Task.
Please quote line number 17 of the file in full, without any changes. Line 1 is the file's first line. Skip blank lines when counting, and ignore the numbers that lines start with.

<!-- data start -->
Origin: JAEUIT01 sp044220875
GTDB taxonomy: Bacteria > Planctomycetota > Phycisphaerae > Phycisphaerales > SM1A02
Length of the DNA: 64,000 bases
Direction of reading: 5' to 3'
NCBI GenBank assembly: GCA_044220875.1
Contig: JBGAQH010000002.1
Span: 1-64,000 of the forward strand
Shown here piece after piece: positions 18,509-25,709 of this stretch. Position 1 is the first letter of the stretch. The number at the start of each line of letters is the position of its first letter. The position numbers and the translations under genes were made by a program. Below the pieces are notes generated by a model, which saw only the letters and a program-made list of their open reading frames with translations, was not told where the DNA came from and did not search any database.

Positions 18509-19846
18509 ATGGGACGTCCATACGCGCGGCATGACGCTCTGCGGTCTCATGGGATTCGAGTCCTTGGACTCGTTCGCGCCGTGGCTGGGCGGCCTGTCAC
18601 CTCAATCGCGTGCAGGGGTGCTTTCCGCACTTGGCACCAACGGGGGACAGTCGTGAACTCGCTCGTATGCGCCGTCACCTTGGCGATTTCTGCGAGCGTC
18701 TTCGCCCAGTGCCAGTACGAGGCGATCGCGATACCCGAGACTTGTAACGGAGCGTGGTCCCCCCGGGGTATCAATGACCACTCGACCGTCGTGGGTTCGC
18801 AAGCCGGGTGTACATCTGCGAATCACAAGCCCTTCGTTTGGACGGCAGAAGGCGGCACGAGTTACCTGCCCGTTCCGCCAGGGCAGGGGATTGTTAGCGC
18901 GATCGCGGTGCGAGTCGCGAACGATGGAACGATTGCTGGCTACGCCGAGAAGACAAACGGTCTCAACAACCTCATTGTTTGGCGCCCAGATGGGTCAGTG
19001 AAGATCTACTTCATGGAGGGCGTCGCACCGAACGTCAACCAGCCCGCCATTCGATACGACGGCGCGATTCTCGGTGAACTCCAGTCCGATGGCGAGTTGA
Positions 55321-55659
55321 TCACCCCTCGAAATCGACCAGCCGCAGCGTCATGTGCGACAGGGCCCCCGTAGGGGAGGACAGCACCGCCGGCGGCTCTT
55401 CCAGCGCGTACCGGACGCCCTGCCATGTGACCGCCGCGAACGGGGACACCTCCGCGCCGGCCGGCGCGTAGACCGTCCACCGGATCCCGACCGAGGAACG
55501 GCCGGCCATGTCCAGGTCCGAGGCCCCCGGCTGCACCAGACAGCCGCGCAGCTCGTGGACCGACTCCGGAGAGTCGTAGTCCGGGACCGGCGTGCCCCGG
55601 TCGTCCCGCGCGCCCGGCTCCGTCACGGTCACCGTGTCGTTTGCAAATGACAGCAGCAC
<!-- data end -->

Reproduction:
55321 TCACCCCTCGAAATCGACCAGCCGCAGCGTCATGTGCGACAGGGCCCCCGTAGGGGAGGACAGCACCGCCGGCGGCTCTT